Ultimately, I doubt that our students need such a simple moral lesson, but they might need a practical lesson in who to call if you see someone in trouble. They also might need to be told that fitting in to another culture does not mean that they have to accept and engage in every behavior. They have the space in their luggage to pack their morality, ethics, golden rule, religion, or whatever else it might be that guides their decisions about right and wrong when they travel abroad and perhaps that needs to be a part of (even if a small part) the study abroad curriculum.

Saturday, July 19, 2008

Heavy Metal Monk

In Italy I learned that different orders of friars often specialize in certain activities as a means of making money. For example, some orders make candy or alcohol and sell it to tourists. While there seems to be no indication that Cesare Bonizzi is in it for the money, this is certainly an interesting activity for a holy man.

Tuesday, July 15, 2008

Pictures of Rome

Motivated by my trip to the Eternal City and fond memories from my time in The Protege Philharmonic, I purchased a copy of Respighi's "Pines of Rome" as performed by the CSO under Reiner. I have listened through the work three or four times since it came in the mail this morning. It has been fun to relive my high school orchestra days a little, even in this pathetically detached way. Regardless of the sentimentalism, the beauty of Respighi's work justifies a listen, especially for anyone who has visited Rome. Part of the theme of the first movement, "Pines of the Villa Borghese," was used as the basis for the childhood theme in the movie Shoe-Shine. We watched the depressing, but moving DeSica film in our Italian Neo-Realist film class which ultimately motivated the purchase.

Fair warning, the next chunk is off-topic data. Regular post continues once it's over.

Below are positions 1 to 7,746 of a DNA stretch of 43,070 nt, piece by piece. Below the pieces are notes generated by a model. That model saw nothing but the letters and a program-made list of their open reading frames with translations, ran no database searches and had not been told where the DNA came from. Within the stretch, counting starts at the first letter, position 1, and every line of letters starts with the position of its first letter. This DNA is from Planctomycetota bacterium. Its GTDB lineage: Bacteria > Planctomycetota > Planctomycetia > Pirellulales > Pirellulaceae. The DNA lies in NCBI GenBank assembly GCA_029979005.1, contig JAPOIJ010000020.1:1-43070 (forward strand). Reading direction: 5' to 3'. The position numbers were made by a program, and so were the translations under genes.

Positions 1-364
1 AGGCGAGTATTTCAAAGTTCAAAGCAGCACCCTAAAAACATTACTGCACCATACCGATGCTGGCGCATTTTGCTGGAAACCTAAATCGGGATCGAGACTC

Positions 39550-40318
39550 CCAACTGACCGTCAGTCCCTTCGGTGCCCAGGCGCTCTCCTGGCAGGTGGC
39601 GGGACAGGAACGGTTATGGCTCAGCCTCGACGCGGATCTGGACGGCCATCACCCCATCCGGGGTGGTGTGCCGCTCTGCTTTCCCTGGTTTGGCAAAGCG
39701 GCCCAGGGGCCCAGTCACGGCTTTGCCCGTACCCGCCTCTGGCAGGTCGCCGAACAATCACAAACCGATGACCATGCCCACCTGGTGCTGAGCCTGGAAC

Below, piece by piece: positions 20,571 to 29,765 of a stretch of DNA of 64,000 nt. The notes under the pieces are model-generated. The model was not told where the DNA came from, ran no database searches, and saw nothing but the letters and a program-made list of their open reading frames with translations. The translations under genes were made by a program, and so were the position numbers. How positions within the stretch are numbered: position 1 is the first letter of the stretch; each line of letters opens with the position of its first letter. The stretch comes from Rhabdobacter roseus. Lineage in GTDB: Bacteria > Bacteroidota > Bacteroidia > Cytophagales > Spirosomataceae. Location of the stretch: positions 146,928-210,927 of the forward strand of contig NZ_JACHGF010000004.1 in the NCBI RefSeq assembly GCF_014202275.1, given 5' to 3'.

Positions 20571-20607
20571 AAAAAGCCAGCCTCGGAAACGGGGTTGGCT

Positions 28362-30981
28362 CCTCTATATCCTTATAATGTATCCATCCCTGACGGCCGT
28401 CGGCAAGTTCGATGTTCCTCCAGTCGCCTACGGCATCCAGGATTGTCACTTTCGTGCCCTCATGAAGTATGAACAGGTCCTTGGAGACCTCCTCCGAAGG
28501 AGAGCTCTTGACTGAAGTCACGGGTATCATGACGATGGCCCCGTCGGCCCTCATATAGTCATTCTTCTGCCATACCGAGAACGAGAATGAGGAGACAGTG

When I ordered the CD, I did not pay close attention to the album art. As it turns out, the cover is plastered with nine images of famous places in Rome including the Colosseum, Fountain of the Naiads, Trevi Fountain, Appian Way, and the Fountain of Neptune. These images make sense on face because both the "Pines of Rome" and the "Fountains of Rome" by Respighi seek to recreate places in Rome through what is referred to as symphonic poetry. In the "Pines of Rome," the last movement is supposed to represent the pines of the Appian Way and this album cover appears to sport at least two pictures of it (maybe three; it is difficult to tell). The third movement of the "Fountains of Rome" is named after the Trevi Fountain and the fountain is also featured prominently in the upper right hand corner of the album cover. The center picture is of the Triton Fountain which is at the north end of the Piazza Navona and the name Respighi gave to the second movement in the "Fountains of Rome."

The project of matching visual representations with musical representations of places in Rome seems straightforward enough, but the album cover also includes a picture of the Colosseum centered at the bottom. None of the movements of "Pines or Rome," "Fountains of Rome," or "Roman Festivals," Respighi's three symphonic poems on the topic of Rome, attempt to depict the Colosseum in any way. It seems that the memetic momentum of the image of the Colosseum alone justifies its inclusion on the cover of the album. Similarly, the Fountain of the Naiads located in the Piazza della Republica is included to the immediate left of the Colosseum. While not as famous a site in Rome as the Colosseum, the fountain is very well known and is often depicted in pictures framed similarly to the one used here. It seems that the Colosseum and Naiads have been included for the sake of making the Roman theme of the CD as recognizable as possible. I guess it is too bad Respighi did not capitulate in selecting the most recognizable locations to title his movements by.

Thursday, July 10, 2008

More Pictures from Rome